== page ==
Thanks Jim. Animation for (most of) this melting season from week ending mar25-sep2

My pleasure Oren!

Note in particular all the red stuff disappearing down the Nares Strait this year.

Arctic sea ice / Re: 2019 sea ice area and extent data
« on: September 12, 2019, 07:49:13 AM »
Distance from Sep 11 to the 2007 minimum of 4,065,739 km²: 44,825 km²
Distance from Sep 11 to the 2016 minimum of 4,017,264 km²: 93,300 km²

Consequences / Re: Prepping for Collapse
« on: September 10, 2019, 05:02:13 AM »
I think some of you are confusing liberal denial with "left-wing denial".

Antarctica / Re: Antarctic Icebergs
« on: September 09, 2019, 08:25:21 AM »
A68A from 4th without 1 cloudy day.

Arctic sea ice / Re: The 2019 melting season
« on: September 08, 2019, 01:35:04 AM »
It's not the model that I take seriously

it's the physics that causes it to do this

Ill believe that forecast when i see it

You don't think November can be +7C in the entire Arctic?  sheesh, tough crowd

Arctic sea ice / Re: The 2019 melting season
« on: September 07, 2019, 08:30:22 AM »
It's not the model that I take seriously

it's the physics that causes it to do this

Arctic sea ice / Re: The 2019 melting season
« on: September 07, 2019, 06:10:42 AM »
September CanSIPS results are out

It is getting away from the quadrupole

Yes, you can say Quadrupole.  It's in Mitchell 2013 -- I recall the late July block over Europe and Greenland to be a slow moving what you describe as Dipole.  The rest of these AO weakening events have been more dynamic and quadrupole.  Look at Jan 4-6, 2014 and of course, the last 5 months.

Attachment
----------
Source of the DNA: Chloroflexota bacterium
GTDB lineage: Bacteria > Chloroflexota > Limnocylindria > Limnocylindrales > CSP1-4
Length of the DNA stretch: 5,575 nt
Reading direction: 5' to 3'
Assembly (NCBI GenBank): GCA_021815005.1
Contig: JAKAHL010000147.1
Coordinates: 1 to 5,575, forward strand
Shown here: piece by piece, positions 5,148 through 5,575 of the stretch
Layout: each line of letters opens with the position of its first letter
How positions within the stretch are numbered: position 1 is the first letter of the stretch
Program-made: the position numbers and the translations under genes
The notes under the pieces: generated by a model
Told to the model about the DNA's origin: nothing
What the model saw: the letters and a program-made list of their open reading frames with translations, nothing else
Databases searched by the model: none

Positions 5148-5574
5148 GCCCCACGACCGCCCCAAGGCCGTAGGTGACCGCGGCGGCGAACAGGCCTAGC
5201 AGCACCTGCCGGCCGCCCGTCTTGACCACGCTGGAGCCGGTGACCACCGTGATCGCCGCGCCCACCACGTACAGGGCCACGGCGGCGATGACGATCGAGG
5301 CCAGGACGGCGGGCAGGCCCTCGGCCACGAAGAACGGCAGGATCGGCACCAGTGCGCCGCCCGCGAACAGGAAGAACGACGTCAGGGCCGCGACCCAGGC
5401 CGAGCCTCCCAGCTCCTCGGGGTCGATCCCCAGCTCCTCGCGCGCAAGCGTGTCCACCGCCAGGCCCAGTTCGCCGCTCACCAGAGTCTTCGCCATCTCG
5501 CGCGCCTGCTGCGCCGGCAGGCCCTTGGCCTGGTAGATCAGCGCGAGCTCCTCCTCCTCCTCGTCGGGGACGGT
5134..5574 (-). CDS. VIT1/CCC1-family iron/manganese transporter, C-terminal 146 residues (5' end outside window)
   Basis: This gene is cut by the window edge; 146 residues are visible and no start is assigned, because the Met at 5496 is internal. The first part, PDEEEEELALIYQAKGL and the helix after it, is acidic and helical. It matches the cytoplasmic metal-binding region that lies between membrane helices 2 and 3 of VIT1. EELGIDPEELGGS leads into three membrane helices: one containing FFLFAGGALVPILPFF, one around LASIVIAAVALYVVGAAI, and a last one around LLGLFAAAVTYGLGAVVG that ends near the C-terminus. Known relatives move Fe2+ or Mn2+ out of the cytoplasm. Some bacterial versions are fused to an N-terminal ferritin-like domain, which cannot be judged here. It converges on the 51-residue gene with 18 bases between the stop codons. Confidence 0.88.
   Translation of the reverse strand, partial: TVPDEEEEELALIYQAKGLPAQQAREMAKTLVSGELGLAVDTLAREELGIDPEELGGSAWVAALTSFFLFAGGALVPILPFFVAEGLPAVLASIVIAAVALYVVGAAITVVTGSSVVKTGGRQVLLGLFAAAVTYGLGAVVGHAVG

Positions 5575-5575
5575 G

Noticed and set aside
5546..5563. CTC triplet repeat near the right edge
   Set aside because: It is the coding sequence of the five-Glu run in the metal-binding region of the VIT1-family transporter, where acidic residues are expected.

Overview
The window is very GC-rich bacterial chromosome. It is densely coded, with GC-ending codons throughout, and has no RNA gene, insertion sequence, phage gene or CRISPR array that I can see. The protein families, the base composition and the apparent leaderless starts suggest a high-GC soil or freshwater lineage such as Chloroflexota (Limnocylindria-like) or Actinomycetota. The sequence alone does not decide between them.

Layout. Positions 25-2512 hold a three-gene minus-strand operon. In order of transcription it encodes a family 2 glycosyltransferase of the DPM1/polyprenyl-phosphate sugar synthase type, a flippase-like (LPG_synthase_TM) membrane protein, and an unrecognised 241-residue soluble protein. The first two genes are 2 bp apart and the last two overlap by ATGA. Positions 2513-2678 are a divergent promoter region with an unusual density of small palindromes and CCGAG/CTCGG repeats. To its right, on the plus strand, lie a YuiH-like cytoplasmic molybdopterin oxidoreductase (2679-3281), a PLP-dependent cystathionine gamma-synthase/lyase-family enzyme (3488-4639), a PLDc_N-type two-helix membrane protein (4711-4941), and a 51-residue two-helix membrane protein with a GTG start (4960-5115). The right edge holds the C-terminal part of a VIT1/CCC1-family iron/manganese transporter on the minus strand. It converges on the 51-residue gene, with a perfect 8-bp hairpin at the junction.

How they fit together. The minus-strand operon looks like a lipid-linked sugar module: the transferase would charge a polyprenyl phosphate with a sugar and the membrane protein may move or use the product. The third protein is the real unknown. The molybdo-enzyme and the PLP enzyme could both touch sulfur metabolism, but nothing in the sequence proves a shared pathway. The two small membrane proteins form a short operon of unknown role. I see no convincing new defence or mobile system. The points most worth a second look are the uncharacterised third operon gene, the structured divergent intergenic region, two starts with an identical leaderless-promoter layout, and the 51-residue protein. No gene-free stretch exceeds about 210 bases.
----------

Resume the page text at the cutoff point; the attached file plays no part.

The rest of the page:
the pattern is changing away from two distinct polar cells into something more diffuse and more mixed with blocking pressure.  good or bad who knows

I do expect the US corn belt will be under similar rain pressure during planting season in 2020.

Arctic sea ice / Re: The 2019 melting season
« on: September 06, 2019, 11:44:13 AM »
Sum of forces is definitively not the same. Ice and water does not respond in the same way to winds. And there is also hydrostatic equilibrium, 100 hPa is worth one meter of sea level, but zero point zero meter of ice level. And of course in the end gravity would even out the sea level if the winds stop blowing.

Arctic sea ice / Re: The 2019 melting season
« on: September 06, 2019, 10:25:02 AM »
That's a low pressure system so it causes dispersion -- the opposite of compaction.

On your figure, I suggest you redraw your arrows at 45 degrees to the right of the actual wind directions displayed -- which is the direction the ice goes (Coriolis) -- and then you will see the dispersion.

It's pretty trippy how a low-pressure system which should intuitively drag stuff inwards to fill the void, actually ends up pushing things away instead.